(WBIR - KNOXVILLE) Research shows stress may be getting in the way of quality sleep.
Adults report sleeping an average of six hours per night, which is well below the minimum recommendation of seven to nine hours and its causing its fair share of side effects.
"Irritability. Trouble with coping. Dealing with situations at work and at home," said Dr. Rosanne Barker of the Baker Sleep Institute.
On top of that, 21 percent of adults report feeling more stressed because of that lack of sleep.
"Just about every aspect of our health is affected which relates back to stress," Dr. Barker said.
The cause of that stress can vary. But statistics show a growing reason, is linking back to the poor sleeping habits.
"One in three Americans are struggling with sleep every night. Either quality, quantity, or timing and they all really, really matter," Dr. Barker said.
Experts recommend adults get seven to nine hours of sleep a night and many are not even getting close.
"With less than seven hours of sleep, we are impaired and we are unhealthy. We don't adjust to that," Dr. Barker said.
Barker said it's those people that are seeing an increase in stress levels and negative health effects.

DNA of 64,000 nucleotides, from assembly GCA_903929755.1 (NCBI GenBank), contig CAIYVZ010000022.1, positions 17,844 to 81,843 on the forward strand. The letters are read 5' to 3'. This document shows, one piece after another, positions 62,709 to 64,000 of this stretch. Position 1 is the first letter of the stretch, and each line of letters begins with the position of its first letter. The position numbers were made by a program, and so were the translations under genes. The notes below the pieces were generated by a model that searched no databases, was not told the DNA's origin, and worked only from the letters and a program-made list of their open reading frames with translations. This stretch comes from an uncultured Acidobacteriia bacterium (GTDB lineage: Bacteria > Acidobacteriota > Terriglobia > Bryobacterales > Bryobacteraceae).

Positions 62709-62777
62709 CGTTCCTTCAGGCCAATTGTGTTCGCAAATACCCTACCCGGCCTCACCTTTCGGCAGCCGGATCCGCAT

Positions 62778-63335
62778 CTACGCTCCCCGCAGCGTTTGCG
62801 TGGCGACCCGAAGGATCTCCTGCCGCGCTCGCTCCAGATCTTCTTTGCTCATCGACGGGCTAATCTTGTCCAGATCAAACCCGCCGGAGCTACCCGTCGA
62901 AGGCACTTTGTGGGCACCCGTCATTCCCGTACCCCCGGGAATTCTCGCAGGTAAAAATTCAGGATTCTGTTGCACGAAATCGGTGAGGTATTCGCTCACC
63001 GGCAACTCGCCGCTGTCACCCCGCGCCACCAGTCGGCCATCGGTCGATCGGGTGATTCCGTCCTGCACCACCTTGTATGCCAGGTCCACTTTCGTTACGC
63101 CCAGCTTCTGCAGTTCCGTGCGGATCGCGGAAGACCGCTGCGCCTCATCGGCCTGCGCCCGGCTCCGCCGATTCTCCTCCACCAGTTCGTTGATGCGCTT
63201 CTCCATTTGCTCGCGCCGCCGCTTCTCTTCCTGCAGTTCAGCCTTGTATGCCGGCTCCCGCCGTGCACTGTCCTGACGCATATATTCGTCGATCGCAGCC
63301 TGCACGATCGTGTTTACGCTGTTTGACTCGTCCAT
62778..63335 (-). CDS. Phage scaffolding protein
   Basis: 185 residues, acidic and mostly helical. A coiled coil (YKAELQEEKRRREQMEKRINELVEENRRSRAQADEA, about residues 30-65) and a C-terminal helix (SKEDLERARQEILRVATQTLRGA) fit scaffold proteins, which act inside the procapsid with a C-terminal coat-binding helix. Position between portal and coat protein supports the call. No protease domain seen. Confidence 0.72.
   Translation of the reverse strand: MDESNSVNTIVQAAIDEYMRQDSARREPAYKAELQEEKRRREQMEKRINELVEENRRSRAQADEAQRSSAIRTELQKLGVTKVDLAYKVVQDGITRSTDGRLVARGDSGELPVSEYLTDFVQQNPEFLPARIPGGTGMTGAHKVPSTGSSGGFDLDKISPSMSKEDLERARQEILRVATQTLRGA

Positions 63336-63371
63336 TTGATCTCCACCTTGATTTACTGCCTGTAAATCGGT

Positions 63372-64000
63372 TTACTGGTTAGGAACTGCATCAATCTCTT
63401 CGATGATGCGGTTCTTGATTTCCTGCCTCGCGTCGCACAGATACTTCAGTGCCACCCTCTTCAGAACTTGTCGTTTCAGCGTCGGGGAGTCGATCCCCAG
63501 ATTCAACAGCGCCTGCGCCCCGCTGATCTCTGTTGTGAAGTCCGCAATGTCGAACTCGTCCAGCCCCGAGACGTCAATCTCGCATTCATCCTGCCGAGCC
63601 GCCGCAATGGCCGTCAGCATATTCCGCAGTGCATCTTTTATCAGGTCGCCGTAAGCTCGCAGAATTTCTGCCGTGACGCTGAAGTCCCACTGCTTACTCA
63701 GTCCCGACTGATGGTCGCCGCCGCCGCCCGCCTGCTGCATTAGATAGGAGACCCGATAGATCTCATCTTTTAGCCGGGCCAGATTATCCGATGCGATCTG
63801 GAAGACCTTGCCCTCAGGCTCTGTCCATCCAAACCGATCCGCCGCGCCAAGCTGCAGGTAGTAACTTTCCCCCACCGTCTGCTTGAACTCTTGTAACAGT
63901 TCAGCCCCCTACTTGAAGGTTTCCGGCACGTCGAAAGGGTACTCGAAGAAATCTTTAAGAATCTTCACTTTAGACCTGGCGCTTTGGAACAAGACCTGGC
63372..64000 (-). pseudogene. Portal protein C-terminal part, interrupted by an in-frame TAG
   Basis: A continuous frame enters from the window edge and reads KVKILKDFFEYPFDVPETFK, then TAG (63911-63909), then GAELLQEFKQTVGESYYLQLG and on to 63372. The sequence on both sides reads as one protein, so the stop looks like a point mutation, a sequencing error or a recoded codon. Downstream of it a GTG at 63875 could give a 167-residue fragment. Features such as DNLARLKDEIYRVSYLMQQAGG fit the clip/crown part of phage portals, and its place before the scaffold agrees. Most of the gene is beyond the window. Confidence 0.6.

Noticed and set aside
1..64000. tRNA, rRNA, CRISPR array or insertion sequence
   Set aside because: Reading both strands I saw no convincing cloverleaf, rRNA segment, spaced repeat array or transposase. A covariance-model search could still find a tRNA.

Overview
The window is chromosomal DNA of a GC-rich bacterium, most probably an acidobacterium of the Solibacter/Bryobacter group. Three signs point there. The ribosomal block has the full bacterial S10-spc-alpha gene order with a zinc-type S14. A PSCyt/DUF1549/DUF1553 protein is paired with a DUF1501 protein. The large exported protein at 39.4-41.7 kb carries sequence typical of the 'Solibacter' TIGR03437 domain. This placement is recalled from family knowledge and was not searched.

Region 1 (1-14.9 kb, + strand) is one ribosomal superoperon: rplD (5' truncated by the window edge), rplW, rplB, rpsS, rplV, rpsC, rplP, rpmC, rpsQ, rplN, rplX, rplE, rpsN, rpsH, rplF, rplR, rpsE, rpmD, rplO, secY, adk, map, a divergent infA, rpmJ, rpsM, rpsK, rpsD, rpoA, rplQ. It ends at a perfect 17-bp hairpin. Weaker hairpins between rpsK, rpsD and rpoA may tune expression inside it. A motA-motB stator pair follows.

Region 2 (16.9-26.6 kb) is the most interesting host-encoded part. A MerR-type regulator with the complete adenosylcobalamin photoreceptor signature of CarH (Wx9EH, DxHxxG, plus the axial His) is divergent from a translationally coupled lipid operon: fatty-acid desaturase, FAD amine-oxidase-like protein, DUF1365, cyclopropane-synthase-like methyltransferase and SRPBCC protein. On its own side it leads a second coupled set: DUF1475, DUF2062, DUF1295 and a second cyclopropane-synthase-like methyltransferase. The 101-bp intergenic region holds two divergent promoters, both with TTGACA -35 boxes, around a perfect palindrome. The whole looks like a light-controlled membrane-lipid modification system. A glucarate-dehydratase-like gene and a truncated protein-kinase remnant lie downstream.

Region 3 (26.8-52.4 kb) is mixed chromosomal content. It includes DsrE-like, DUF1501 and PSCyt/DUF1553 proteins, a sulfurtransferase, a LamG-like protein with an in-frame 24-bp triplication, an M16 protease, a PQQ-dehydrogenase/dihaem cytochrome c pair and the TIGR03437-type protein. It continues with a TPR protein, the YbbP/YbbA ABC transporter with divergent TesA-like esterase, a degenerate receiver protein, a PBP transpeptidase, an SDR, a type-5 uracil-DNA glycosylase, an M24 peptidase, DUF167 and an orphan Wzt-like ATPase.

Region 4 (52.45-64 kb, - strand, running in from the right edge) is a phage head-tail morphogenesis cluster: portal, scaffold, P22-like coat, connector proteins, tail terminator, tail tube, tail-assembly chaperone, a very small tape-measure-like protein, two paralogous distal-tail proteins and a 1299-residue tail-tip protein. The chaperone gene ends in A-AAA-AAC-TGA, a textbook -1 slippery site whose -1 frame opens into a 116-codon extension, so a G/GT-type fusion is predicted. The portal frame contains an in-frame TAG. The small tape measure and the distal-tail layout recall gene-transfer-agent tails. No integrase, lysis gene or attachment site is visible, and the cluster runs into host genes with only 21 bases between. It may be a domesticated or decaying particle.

"As people get more anxious about not sleeping and more anxious about what's going on in their lives," she said. "They are more likely to think about that and ruminate with that, and have more difficulty sleeping. It can become a vicious cycle."
Stress expert Dr. Pete Sulack agrees.
"We want the body to get refreshed at night," Sulack said.
There are three things you can try to help you do just that.
First, go to sleep 30-60 minutes earlier.
"Melatonin levels peak at 10:00 at night," Dr. Sulack explained.
Second, create a pre bedtime ritual and wind down. Dr. Barker recommends setting a schedule that you stick closely to even six to seven days a week.
It's also important to eliminate all potential distractions from your room like an iPad or television.
"For every hour of sleep lost, there is at least one piece of electronics in the bedroom," Dr. Barker said.
Experts said women are significantly more likely than men to experience problems. Particularly not feeling rested after sleep, having trouble falling asleep, and trouble staying asleep.